Meeting time is up since the move to hybrid and remote work. The number of meetings required of employees has risen by 12.9 percent on average since the pandemic began. And according to, a calendar-app company, the average full-time, white-collar American worker spends 21.5 hours a week in meetings. This is bad for job satisfaction, given that 46 percent of respondents to a recent poll said they would prefer to do almost anything else, from watching paint dry, to a root canal, to a trip to the DMV.


Meetings can lower job satisfaction for several reasons. First, when employees perceive meetings as a waste of time, job satisfaction declines, which then leads to a general fall in happiness. Second, pointless meetings also generally increase fatigue (pdf) and our subjective sense of our workload. Third, according to brain wave research, back-to-back meetings lead to a slow build-up of stress. Finally, people tend to engage in “surface acting” (faking emotions that are contextually appropriate) during meetings, which is emotionally draining and correlated with the intention to quit.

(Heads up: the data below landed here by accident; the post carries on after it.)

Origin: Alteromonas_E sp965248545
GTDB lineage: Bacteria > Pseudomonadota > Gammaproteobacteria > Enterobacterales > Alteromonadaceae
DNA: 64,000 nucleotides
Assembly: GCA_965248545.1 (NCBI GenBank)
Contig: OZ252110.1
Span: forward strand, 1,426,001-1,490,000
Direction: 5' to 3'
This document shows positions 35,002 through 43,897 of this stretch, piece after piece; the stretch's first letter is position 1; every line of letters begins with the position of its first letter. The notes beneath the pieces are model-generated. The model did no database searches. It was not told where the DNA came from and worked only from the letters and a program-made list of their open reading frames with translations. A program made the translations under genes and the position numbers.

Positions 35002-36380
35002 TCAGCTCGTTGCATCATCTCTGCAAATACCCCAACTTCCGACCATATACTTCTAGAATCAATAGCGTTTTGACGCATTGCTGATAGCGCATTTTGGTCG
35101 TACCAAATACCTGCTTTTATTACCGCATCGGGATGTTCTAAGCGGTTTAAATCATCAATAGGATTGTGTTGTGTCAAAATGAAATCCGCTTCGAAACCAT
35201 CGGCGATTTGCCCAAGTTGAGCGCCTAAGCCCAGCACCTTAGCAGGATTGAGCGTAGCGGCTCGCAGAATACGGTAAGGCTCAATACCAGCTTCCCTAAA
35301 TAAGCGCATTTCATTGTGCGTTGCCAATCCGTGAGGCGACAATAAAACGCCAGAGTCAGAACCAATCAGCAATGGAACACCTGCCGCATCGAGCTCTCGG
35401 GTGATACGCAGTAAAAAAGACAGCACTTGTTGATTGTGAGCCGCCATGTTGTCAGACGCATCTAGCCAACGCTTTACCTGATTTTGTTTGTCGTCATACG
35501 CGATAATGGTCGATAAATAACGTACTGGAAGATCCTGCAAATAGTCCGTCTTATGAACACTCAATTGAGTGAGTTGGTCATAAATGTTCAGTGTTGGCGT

There are ways to fix this. In one study by Microsoft’s Human Factors Lab, researchers showed that when participants had short breaks between mandatory meetings, their brainwave patterns showed positive levels of frontal alpha symmetry, which correlates to higher engagement and less stress. An even better solution is to create meeting-free days: Scholars writing in the MIT Sloan Management Review suggest that productivity and workforce engagement are maximized at four meeting-free days. But if some meetings are necessary, one productivity expert says that 25 minutes or less is ideal, based on the optimal amount of time for people to focus. At the same time, management scholars recommend seven or fewer people in a meeting, to keep individual effort high.